Monday, September 17, 2012

Drawing It Out

DIRECTOR: There's a girl who gets stabbed in the neck, but she hits the guy with a hammer first.

ME: So there's a struggle?

DIRECTOR: Yeah. I want the blood to hit the wall.

ME: What side of the neck does she get stabbed in?

DIRECTOR: Ummmm... the left, I think.

ME: How are they positioned in front of the wall?

DIRECTOR: No one is by the wall.

ME: But blood hits the wall?

DIRECTOR: Yeah.

ME: Do you have a storyboard I can look at?

DIRECTOR: Uh, no. I can't draw. But I have everything plotted out in my head.



That was part of an actual conversation I had with a director. After a few more minutes it was pretty clear to me that he had a very set way he wanted his scenes to be shot but lacked any ability to communicate this information to his crew. Ultimately, I passed on the job.

It does surprise me how many people look at me as if I'd just suggested translating the script into Third Kingdom hieroglyphics whenever I ask for a storyboard for an FX scene. I can certainly understand not wanting to bother with sketching out conversational scenes, but action sequences are another matter entirely.

I can't coax a decent stick figure out of a ruler, but I still make attempt to draw out a storyboard for an effect if I don't quite understand what a director wants (or in cases where I've been given license to run the action however I feel would be best.) The storyboards aren't just for me to flesh out ideas on how to shoot the FX, but also so I can convey the details to the camera man and actors. In practical FX, it's kind of important for everyone to know where the gag mechanisms and blood tubes are hidden and how to frame the shot so that they stay out of sight. (Often these gags are moved from shot-to-shot.)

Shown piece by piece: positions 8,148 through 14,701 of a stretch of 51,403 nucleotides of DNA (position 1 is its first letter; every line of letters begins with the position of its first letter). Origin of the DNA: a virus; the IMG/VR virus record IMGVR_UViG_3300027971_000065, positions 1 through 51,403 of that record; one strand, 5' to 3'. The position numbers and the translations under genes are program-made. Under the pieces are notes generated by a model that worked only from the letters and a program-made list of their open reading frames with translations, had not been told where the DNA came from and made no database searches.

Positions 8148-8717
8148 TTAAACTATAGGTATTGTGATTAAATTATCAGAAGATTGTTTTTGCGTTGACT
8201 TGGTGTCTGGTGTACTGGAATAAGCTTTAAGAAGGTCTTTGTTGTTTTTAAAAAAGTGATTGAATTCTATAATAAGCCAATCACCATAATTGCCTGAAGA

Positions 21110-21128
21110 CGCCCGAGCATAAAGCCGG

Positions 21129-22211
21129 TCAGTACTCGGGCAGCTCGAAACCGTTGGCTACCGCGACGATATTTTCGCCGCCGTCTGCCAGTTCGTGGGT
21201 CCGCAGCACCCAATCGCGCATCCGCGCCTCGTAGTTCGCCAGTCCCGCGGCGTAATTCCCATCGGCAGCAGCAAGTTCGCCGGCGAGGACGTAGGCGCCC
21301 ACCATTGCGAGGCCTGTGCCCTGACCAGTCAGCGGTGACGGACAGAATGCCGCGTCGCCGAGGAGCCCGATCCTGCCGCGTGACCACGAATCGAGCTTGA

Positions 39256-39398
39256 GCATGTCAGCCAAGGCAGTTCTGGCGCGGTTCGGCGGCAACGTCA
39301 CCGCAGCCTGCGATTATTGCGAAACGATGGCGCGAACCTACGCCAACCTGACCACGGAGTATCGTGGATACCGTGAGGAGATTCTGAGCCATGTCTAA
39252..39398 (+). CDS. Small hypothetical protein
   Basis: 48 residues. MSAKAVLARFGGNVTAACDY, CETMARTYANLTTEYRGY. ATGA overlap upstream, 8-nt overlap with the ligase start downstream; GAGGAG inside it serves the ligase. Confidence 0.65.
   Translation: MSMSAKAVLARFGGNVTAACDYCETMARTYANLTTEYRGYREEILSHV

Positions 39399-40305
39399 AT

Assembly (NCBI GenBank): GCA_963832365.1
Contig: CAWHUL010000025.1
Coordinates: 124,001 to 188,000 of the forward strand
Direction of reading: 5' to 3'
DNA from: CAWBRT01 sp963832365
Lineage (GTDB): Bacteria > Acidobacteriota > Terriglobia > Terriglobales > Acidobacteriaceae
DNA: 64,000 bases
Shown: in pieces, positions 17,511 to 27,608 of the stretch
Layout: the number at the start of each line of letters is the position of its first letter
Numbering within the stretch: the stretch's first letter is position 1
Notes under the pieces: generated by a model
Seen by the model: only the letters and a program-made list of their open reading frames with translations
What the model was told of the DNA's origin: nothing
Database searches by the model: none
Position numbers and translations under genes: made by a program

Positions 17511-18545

If a director provides me with a storyboard, I can use it to plot out where to hide the gags while maintaining his vision. Sometimes this can be quite a tricky puzzle to figure out, which is why I always ask about storyboards as soon as possible in pre-production.

You don't have to be a great artist to create a storyboard. Asides from the software now available to perform the task, there are several ways to convey the idea in a visual presentation with minimal artistic talent. Stick figures are great for illustrating where each actor is located in the shot. I've asked directors to set up photo storyboards using their children's stuffed animals. My husband takes pictures of jointed wooden modeling figures when planning out a shot.

I know it's a tedious task, but it is also an extremely useful tool when it comes to planning ahead to avoid problems on the set.